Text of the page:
Nothing learned | Inquirer Opinion
Editorial

Nothing learned

/ 09:43 PM January 04, 2014

The New Year has arrived but it is clear many Filipinos have learned nothing when it comes to the continued use of dangerous firecrackers. As of  Jan. 3, the Department of Health (DOH) had already tallied 933 injuries nationwide caused either by firecrackers or stray bullets during the holiday revelry, which the DOH traditionally measures from Dec. 21 to Jan. 5. This means that the number of injuries has already exceeded last year’s tally of 931 with two more days to go. Damning still is the finding that the vast majority of the injuries were caused by the notorious “piccolo” firecracker which, while being officially banned, is now making its way to the soon-to-be-severed fingers of more and more young Filipinos.

Year after year, the DOH has been warning against the piccolo and its kin but it seems no one is listening, no one is learning. The DOH maintains that its antifirecracker campaign—anchored by Assistant Secretary Eric Tayag’s well-intentioned dancing—remains effective, noting that the number of children injured has gone down, thus proving the DOH is reaching the right audience. The DOH also clarified that more of this year’s injuries were minor compared to those in the previous years. But it cannot be denied that the overall numbers are climbing instead of falling. At one point, Tayag noted that the increase in injuries has reached a ridiculous 29 percent.

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One can add the quality of Metro Manila’s air to the list of firecracker victims. The Department of Environment and Natural Resources reported that it had recorded unnaturally high levels of particulate matter on New Year’s Eve; the toxic particles, sulphur and heavy metals the firecrackers and fireworks released are harmful to the lungs. Environment Secretary Ramon Paje said that the average reading of 1,437 ug/Ncm (micrograms per normal cubic meter of air) was three times higher than 2013’s average reading of 537 ug/Ncm. Add to that the amount of garbage and noise, one has to consider the use of firecrackers to be a massive pollutant.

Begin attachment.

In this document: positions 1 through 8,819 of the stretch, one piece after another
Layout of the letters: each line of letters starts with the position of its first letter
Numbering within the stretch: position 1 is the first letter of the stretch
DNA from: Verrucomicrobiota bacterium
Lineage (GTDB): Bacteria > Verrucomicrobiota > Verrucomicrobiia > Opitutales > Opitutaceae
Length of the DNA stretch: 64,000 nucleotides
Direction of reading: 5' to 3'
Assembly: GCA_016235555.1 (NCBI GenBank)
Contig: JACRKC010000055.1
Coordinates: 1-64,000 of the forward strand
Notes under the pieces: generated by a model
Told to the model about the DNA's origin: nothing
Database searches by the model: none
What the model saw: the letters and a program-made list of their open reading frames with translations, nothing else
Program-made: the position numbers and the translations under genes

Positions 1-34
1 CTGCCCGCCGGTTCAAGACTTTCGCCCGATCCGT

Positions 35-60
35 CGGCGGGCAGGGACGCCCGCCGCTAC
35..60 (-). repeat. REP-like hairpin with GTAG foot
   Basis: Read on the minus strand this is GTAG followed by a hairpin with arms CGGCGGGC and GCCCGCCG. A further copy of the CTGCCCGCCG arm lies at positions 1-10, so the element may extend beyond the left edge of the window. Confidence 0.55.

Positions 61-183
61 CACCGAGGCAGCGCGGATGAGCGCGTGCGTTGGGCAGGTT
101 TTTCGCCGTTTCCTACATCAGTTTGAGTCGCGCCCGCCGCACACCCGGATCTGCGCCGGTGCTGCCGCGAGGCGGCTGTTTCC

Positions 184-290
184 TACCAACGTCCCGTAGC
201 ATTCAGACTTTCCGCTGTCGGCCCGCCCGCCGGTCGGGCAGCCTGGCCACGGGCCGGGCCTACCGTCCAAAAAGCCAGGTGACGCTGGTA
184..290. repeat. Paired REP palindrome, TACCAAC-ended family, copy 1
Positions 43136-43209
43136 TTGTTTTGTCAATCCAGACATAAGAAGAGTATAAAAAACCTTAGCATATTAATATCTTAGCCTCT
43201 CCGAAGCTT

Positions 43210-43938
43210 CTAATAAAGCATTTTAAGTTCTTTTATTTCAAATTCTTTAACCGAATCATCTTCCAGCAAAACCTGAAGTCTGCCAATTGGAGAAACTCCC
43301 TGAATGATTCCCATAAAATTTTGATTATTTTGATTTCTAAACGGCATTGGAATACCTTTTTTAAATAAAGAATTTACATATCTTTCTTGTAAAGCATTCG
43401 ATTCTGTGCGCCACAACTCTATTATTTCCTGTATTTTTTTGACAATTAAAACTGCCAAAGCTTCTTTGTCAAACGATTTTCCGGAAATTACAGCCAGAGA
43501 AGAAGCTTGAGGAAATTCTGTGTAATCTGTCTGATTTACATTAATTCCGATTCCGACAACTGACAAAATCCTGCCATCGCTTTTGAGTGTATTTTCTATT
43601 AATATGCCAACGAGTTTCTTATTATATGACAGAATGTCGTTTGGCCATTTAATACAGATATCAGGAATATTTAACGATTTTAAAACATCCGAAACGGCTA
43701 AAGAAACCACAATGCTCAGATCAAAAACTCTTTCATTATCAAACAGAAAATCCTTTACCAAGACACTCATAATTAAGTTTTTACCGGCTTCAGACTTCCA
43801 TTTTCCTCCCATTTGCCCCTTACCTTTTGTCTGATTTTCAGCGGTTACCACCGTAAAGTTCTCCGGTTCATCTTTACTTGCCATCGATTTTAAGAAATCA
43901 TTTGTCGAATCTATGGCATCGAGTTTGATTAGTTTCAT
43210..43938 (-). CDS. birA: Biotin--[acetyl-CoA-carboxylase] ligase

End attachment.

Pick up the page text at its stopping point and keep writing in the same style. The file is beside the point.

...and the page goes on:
The firecrackers represent risks to life, limb and health which the public appears to disregard. The firecrackers’ negative impact on the environment is another thing that the public either doesn’t know about or simply doesn’t care about.

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This past New Year celebration brought with it the realization that the time for a total ban on firecrackers has arrived. If cities such as Davao can enforce a total ban, there is no reason this cannot be done elsewhere—particularly in Metro Manila. There is, after all, already a law against this. Republic Act No. 7183 seeks to “regulate and control” the making and selling of firecrackers and fireworks “in furtherance of public safety.”

There have been promising alternative suggestions from government, including Communications Secretary Herminio Coloma’s idea to designate community fireworks areas as the only places where one can legally use firecrackers, something that echoes a bill filed in the Senate by Sen. Miriam Defensor-Santiago. Perhaps one can go further and require all fireworks to be covered by permits that can be secured only from the local government units.

But the darkest aspect of the continued disregard for the government’s warnings about the New Year revelry remains the indiscriminate firing of guns. There is simply no reason for this, save cruelty and a savage sense of entitlement. This year saw 17 persons hit by stray bullets, including two tragic fatalities, both young children with the youngest being three-month-old Von Alexander Llagas.

Llagas had been sleeping through the noise on Dec. 31 in Caoayan, Ilocos Sur when a stray bullet penetrated the ceiling and hit him in the head. Llagas was rushed to the hospital but did not survive. The Ilocos Sur police have formed a task force to find the perpetrator and rewards have been offered but the odds are stacked heavily against this crime being solved. The Philippine National Police must do more than wrap its personnel’s guns with marked masking tape to curb this menace. The PNP must build a database for comparison with its new ballistic computer equipment and stanch the nonstop spread of loose firearms. Furthermore, much stiffer penalties must be meted out to those who, against all humanity, still fire their guns into the air because they can. When will the number of injuries and death make everyone realize the senselessness of this strange custom?

If there is one thing we need to learn today, it is this: Ban all firecrackers and end the indiscriminate firing of guns. This is the only thing we can do now to make sure next year’s New Year’s revelry will be both peaceful and, finally, safe.

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TAGS: DoH, Editorial, Firecracker injuries, New Year, opinion
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